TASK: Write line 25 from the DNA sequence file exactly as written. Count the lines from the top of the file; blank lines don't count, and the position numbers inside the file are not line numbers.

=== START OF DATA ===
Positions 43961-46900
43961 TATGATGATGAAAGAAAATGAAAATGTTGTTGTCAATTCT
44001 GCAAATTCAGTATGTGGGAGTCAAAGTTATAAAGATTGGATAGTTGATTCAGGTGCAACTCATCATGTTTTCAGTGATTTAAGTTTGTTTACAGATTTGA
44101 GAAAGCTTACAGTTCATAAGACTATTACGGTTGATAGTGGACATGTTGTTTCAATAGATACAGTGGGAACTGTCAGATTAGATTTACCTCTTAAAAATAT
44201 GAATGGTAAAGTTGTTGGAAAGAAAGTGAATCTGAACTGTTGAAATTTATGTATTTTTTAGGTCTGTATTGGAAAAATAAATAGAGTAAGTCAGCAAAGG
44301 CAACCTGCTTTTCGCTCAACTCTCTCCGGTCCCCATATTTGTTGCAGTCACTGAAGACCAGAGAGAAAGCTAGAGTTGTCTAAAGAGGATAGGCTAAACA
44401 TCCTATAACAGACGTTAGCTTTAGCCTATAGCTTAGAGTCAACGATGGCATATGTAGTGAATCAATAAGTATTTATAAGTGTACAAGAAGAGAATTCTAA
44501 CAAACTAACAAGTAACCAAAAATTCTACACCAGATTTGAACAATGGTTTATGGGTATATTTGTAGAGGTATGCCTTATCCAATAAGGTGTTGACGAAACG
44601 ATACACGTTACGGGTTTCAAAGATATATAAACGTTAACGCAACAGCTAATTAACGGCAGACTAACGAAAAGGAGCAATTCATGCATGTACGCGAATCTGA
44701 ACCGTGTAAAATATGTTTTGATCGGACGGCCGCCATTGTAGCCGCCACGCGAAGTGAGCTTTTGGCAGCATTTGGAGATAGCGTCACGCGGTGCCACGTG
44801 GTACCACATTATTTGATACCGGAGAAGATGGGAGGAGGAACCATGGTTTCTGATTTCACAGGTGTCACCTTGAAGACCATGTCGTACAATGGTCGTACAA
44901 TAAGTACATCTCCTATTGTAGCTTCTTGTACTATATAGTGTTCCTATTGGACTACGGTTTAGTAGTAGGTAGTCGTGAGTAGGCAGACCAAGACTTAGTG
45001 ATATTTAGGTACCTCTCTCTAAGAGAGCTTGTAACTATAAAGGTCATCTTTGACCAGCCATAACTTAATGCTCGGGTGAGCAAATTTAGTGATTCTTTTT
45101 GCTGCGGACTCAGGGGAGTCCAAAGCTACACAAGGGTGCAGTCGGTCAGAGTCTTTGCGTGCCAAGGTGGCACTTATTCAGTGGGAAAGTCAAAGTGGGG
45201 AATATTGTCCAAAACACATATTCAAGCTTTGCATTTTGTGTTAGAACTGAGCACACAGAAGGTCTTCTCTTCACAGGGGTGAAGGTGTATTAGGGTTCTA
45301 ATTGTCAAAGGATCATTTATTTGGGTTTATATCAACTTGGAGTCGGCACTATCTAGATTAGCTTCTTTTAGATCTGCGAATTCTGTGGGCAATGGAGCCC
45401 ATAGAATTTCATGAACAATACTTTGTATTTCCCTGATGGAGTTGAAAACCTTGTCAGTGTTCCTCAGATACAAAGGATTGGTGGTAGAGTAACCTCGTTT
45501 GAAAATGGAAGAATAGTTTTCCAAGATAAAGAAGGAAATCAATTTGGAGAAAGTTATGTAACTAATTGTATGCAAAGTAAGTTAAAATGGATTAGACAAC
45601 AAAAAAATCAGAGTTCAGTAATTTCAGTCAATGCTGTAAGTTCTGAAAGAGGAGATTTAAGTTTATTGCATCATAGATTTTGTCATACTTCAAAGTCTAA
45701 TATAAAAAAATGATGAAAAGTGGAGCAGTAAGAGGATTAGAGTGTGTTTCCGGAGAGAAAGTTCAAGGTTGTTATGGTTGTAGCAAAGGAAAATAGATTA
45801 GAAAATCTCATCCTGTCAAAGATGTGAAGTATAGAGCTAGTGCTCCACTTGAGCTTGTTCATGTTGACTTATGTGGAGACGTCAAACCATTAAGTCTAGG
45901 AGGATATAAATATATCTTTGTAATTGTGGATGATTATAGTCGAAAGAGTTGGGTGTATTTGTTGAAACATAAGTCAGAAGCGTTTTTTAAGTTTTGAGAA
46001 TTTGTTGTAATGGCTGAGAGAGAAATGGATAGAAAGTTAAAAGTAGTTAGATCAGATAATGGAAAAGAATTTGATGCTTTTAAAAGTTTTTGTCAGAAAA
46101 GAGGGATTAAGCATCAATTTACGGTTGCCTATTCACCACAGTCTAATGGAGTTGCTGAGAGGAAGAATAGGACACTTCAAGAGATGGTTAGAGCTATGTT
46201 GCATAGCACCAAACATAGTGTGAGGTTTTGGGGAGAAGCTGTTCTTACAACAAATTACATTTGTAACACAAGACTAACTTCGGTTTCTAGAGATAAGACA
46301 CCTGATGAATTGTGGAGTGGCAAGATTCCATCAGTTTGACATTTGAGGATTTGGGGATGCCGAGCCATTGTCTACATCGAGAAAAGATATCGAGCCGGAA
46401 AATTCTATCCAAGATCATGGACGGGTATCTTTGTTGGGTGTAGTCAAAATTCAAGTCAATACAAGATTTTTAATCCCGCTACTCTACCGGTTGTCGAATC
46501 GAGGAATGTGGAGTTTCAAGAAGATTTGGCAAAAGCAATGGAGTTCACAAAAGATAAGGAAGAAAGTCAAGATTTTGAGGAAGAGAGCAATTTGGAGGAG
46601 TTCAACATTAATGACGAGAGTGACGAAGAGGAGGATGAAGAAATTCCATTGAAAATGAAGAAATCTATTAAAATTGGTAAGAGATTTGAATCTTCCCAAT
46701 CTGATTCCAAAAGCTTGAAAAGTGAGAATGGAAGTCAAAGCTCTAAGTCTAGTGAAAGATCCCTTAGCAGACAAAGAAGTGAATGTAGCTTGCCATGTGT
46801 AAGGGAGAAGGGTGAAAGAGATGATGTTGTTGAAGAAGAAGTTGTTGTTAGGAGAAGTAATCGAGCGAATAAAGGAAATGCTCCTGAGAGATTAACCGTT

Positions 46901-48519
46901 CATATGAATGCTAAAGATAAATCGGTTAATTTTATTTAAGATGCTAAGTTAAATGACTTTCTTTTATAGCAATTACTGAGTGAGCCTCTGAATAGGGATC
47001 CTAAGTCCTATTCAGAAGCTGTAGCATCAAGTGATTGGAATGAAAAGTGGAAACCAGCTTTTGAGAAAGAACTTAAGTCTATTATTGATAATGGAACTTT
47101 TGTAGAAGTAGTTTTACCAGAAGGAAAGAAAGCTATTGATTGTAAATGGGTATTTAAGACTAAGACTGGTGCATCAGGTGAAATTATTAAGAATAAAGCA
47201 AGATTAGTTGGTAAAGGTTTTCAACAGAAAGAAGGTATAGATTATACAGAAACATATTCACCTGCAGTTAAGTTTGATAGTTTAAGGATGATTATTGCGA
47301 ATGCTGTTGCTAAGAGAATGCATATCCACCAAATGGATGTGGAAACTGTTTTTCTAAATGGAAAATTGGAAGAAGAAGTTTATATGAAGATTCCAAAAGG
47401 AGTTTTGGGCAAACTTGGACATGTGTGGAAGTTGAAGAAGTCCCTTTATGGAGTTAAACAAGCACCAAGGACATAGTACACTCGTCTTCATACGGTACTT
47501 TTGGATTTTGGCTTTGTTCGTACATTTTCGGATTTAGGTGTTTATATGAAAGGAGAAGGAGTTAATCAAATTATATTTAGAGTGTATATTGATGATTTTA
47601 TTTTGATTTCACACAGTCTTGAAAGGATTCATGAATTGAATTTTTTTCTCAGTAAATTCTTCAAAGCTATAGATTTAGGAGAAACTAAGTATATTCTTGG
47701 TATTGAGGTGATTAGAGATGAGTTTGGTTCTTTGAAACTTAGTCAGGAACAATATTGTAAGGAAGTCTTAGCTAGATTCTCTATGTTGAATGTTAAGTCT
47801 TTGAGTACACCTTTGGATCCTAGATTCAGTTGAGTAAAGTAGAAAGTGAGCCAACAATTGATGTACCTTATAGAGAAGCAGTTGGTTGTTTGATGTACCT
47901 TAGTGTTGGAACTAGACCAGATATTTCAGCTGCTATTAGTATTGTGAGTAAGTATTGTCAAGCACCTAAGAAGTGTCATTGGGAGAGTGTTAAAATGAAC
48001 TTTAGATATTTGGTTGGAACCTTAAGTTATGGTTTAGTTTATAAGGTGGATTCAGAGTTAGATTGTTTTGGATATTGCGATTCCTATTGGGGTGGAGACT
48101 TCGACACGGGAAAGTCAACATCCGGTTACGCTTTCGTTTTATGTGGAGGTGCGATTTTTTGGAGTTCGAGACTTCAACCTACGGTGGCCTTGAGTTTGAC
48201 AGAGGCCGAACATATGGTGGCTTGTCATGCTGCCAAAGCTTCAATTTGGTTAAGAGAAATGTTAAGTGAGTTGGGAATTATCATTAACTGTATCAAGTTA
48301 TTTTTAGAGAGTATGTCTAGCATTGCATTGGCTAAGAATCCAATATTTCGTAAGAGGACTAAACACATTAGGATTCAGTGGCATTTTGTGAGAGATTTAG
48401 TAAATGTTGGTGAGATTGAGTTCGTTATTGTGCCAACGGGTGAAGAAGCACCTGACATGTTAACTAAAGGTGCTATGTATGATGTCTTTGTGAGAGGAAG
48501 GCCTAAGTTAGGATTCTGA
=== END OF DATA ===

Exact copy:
46201 GCATAGCACCAAACATAGTGTGAGGTTTTGGGGAGAAGCTGTTCTTACAACAAATTACATTTGTAACACAAGACTAACTTCGGTTTCTAGAGATAAGACA